6 Tips to Improve Your Coding Speed [LAZY EDITION]
“I choose a lazy person to do a hard job. Because a lazy person will find an easy way to do it.” - Bill Gates
I couldn't agree more with this old quote from Bill Gates. I found that as I'm thriving as a developer, I tend to get lazier and the lazier I get, the more I acquire fast coding techniques. Let me share some of my favorite techniques with you folks.
1. Move cursor by word
Let's start with the most basic one. I believe most of us are already using this. It's simple, you can use the keyboard shortcuts Ctrl +←/→ (Windows) or Alt +←/→ (Mac)
Now you can navigate the codebase faster.
If you hold the Shift button along the way then it selects the word for you. Neat!
2. Add cursors to line ends
Let's say you have to edit multiple lines of content to be the same, you can simply highlight all the lines and split the cursors to each line's end. Then you can edit those lines simultaneously.
The actual command name depends on the editor you use. Mine is Visual Studio Code and the exact command for this is "Add cursors to line ends". The shortcut key is Alt + Shift + I (Windows) or Command + Shift + l (Mac).
3. Add selection to next find match
When you want to replace some "A" with "B" but the "Replace All" function just replaces every occurrence and ruins the mood, try this.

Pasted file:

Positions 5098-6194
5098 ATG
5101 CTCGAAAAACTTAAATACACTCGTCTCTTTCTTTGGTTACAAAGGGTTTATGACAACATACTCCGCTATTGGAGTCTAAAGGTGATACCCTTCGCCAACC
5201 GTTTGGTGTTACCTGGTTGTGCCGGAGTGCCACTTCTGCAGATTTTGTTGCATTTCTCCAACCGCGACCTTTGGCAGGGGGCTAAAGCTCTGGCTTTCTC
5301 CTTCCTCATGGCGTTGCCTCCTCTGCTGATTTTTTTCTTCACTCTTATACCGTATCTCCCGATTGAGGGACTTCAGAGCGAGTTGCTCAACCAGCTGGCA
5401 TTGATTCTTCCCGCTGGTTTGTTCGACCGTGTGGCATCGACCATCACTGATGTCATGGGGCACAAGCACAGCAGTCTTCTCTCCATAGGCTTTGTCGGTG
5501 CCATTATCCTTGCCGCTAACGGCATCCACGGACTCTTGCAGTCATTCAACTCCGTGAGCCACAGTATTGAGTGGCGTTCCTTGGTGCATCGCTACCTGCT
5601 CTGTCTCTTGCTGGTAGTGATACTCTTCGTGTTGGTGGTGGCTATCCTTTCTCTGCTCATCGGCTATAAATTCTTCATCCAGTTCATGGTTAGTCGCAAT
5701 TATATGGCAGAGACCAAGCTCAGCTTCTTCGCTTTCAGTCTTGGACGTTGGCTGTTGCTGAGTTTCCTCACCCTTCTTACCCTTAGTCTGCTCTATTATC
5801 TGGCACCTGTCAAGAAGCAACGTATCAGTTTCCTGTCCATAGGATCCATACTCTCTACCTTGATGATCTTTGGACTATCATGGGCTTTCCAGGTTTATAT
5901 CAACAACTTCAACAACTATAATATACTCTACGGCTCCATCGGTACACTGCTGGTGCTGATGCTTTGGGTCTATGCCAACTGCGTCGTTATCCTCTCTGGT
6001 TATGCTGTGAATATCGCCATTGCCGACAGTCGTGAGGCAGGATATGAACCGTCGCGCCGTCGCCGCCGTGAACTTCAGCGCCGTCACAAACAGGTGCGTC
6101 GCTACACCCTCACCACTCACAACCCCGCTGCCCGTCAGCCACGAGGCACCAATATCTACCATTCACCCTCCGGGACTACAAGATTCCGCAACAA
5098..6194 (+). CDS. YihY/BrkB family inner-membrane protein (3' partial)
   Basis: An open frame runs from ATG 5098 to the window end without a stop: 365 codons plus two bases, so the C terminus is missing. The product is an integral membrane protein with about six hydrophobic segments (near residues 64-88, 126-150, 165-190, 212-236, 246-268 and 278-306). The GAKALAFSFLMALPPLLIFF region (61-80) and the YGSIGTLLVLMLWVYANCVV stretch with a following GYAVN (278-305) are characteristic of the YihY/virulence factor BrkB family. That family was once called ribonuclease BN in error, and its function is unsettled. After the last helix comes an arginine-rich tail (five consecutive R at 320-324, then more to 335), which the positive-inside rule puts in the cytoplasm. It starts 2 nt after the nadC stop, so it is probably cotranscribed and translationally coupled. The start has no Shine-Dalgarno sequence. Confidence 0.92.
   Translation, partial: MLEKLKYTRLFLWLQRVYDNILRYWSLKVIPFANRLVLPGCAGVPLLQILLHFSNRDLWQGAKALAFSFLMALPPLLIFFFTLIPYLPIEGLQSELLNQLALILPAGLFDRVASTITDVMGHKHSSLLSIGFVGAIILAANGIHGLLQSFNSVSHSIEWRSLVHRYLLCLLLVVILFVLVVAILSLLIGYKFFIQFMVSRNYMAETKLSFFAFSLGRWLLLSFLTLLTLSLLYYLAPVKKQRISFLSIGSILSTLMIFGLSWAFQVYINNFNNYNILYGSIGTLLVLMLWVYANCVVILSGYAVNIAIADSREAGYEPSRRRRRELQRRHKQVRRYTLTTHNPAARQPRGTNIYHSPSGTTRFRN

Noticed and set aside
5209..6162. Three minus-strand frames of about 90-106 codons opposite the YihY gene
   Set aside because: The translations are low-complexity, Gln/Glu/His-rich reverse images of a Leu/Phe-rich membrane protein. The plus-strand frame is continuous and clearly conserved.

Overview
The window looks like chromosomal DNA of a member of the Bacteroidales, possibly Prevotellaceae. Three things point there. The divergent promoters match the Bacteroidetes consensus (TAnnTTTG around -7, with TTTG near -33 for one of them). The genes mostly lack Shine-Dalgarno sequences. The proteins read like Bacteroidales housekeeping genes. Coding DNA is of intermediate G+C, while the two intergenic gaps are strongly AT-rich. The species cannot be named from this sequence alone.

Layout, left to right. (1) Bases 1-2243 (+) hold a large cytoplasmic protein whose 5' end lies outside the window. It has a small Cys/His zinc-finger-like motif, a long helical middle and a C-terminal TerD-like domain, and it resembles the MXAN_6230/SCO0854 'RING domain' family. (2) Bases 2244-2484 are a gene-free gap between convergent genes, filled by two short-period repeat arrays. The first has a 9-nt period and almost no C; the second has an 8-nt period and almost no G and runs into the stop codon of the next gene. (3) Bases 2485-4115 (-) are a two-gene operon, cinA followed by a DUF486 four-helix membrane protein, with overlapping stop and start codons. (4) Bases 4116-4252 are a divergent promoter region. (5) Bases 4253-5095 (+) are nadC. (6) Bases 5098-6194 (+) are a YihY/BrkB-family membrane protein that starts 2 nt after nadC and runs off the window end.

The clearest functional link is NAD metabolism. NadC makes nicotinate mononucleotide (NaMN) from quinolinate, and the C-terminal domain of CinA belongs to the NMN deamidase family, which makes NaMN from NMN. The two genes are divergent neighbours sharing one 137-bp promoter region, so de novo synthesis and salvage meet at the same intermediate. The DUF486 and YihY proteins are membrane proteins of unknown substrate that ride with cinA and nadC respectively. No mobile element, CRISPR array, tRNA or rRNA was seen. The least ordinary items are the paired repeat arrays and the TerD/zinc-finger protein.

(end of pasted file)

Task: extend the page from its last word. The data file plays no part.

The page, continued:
Sometimes after refactoring, you find out that a part of your code containing multiple lines can be reduced to a single line for better readability. Select all the lines and join them. For VS Code, that's the Join Lines command Ctrl + J (Windows) or Command + J (Mac). You might also notice that I've used tip number 3 to format the space between each function chain. However, if you have some code formatting or linting tool set up with an auto-fix feature, that will solve the problem right away.
Another example would be copying a multiline paragraph and storing it as a string variable.
5. Move Line(s) Up/Down
Want to rearrange function order while refactoring or want to change the order of code execution? Have you been using the Cut/Paste method? Worry not, we have an easier way to do this.
Notice that the editor also takes into account the indentation style if the language syntax is recognized. For VS Code, the key command is Alt + Up/Down Arrow.
6. Duplicate selection
You can actually duplicate your current selection which is very useful for populating a list or any kind of collection depending on the context.
Extra: Use extensions
As mainstream editors are open to extension contributions, we can find many useful plugins that speed up our workflow. What extension to use depends on your use case. I can give you an example. Very often I have to create mock data with running numbers, so I ended up using Insert Numbers.
As you can see, being lazy led me to find better and faster ways of finishing redundant steps. This might not feel like it has a big impact, but when used frequently, it can be a huge time saver resulting in higher productivity.
Which one do you use most often?
I'd like to know which of these matches your preference. Also, I'd like to learn some cool techniques from you as well. Feel free to leave comments in the comment section to share your ideas and methods. If you find this useful please make sure to leave a like and share this blog post. Thank you!